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1983 British Airways Sikorsky S 61 crash

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Passengers  23
Injuries (non-fatal)  ...
Date  16 July 1983
Survivor  6
Crew count  3
Fatalities  20
Survivors  6
Number of deaths  20
Passenger count  23
1983 British Airways Sikorsky S-61 crash httpsuploadwikimediaorgwikipediacommonsthu
Summary  Pilot error in poor visibility
Site  Sea near St Mary's Aerodrome, Isles of Scilly
Operator  British Airways Helicopters
Similar  Ozark Air Lines Flight 650, 1983 Guilin Airport collision, Aeroflot Flight 601, Aeroflot Flight 5463, Turkish Airlines Flight 158

On 16 July 1983 a British Airways Helicopters commercial Sikorsky S-61 helicopter, Oscar November (G-BEON), crashed in the southern Celtic Sea, in the Atlantic Ocean, when en route from Penzance to the St Mary's, Isles of Scilly in poor visibility. Only six of the twenty-six people on board survived. It was Britain's worst helicopter civil aviation accident at the time.


An investigation was promptly carried out by the Accidents Investigation Branch (AIB), though calls for a public inquiry were dismissed. The AIB found that the accident was caused by pilot error, in failing to notice and correct an unintentional descent when attempting to fly at low altitude due to poor visibility. Other contributory factors were found to be a failure to monitor flight instrument adequately, and a lack of audio height warning equipment.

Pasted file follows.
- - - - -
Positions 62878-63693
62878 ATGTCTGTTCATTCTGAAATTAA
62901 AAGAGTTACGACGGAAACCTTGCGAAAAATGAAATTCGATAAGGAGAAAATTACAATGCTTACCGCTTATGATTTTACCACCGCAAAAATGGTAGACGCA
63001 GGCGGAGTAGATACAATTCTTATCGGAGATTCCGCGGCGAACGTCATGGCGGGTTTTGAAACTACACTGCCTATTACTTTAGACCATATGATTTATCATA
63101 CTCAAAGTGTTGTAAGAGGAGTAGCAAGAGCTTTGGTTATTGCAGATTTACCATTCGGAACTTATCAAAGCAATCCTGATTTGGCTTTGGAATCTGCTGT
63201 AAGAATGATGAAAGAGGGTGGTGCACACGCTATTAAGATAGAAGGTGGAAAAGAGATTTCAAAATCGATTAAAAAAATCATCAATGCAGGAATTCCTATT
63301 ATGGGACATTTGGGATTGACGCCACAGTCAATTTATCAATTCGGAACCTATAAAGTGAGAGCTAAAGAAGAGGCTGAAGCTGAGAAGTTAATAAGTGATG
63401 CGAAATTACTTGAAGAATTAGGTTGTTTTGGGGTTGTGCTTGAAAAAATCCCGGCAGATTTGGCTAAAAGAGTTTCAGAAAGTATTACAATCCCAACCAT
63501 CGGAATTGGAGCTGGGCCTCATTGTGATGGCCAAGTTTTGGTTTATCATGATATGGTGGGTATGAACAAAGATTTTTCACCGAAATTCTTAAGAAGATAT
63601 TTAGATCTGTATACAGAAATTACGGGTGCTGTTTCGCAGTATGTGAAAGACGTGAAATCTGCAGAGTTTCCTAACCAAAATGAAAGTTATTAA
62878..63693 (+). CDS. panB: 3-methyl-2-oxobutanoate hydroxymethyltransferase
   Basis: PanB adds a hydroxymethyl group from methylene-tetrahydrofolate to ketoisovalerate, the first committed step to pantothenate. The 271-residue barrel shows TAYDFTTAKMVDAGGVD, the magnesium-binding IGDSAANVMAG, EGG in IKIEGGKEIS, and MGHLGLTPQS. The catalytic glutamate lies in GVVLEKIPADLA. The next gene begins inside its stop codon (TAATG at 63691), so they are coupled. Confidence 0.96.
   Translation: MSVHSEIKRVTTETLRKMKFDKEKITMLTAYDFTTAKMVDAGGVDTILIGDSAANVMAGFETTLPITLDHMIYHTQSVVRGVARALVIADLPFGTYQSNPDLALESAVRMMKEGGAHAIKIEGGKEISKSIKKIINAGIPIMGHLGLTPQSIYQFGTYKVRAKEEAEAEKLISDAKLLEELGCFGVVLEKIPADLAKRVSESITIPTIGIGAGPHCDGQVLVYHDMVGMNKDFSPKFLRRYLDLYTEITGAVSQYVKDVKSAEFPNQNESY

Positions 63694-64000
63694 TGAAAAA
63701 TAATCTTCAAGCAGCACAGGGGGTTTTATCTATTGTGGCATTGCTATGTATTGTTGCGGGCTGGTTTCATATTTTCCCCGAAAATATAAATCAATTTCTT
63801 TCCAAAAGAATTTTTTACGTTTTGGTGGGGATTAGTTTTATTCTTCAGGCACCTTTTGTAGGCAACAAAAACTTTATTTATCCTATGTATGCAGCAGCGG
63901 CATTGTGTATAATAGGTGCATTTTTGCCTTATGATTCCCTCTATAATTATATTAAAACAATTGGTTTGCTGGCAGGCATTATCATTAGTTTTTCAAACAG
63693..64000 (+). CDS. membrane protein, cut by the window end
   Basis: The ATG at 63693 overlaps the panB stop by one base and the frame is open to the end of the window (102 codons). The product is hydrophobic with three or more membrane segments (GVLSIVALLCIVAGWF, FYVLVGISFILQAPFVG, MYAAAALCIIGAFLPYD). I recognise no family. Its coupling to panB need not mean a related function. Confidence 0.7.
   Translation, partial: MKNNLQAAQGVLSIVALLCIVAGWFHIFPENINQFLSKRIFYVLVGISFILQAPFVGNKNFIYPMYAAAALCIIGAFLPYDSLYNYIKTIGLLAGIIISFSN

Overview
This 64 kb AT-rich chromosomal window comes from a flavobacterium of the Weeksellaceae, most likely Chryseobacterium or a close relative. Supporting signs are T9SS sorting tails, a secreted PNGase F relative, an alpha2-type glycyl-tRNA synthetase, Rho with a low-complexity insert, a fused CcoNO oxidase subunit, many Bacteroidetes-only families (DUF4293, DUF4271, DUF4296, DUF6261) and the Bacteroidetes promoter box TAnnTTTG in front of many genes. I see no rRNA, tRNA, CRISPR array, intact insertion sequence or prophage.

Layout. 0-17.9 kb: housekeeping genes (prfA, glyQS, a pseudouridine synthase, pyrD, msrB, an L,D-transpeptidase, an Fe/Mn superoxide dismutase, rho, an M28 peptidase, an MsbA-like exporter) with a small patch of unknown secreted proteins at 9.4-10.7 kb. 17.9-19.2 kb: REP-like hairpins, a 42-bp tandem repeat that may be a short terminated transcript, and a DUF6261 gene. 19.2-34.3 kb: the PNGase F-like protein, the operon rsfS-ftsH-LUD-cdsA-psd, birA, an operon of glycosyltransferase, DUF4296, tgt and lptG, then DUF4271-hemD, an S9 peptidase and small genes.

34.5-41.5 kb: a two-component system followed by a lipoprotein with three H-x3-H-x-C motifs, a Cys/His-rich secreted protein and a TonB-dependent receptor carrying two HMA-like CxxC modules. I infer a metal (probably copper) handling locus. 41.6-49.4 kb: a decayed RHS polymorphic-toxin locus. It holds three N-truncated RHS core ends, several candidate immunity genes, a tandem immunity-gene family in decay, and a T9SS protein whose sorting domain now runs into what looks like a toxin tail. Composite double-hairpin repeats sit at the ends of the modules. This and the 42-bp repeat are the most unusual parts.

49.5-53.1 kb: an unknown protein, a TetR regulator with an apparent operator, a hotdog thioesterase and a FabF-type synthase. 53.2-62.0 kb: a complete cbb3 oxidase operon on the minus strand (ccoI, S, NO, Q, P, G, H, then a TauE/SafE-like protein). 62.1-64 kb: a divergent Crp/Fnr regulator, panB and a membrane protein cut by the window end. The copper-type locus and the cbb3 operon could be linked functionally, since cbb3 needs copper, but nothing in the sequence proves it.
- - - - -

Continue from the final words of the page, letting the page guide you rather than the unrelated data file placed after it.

The crash sparked a review of helicopter safety, and eight recommendations were made by the AIB. Of these, seven were adopted, most notably that it was mandatory for there to be audible height warnings on passenger helicopters operating off-shore. It remained the worst British civilian helicopter accident until 1986, when the Boeing 234LR Chinook helicopter G-BWFC crashed in the North Sea, with 45 fatalities.


The Sikorsky S-61 helicopter Oscar November (G-BEON) was owned by British Airways Helicopters, and typically operated between Aberdeen and the oil platforms of the North Sea. It was configured as such, to provide seats for 24 passengers. On 24 June 1983, Oscar November was assigned to act as a replacement for the British Airways Helicopters service between Penzance and the Isles of Scilly. The helicopter that usually operated the service, a Sikorsky S-61NM fitted with 32 passenger seats, was out of action while it was being repaired. On 3 July 1983, Oscar November received its annual certificate of airworthiness. Oscar November was manufactured in 1977, and the airframe had flown a total of 7,904 hours, 49 of which had been since the last certificate of airworthiness.

The crew consisted of pilots Captain Dominic Lawlor (37 years old) and Captain Neil Charleton (30), along with a cabin attendant Robin Lander (22). Lawlor was designated as the commander for the flight, while Charleton acted as co-pilot. Lawlor had flown a total of 3,970 pilot hours prior to the flight, of which 2,820 had been in an S-61N helicopter, and although he was based in Aberdeen, he had flown the Penzance–St Mary's route over 50 times before. Charleton was based in Beccles, but had also flown the route before, in excess of 100 times. He had a total of 3,737 pilot hours, of which 2,280 had been in an S-61N.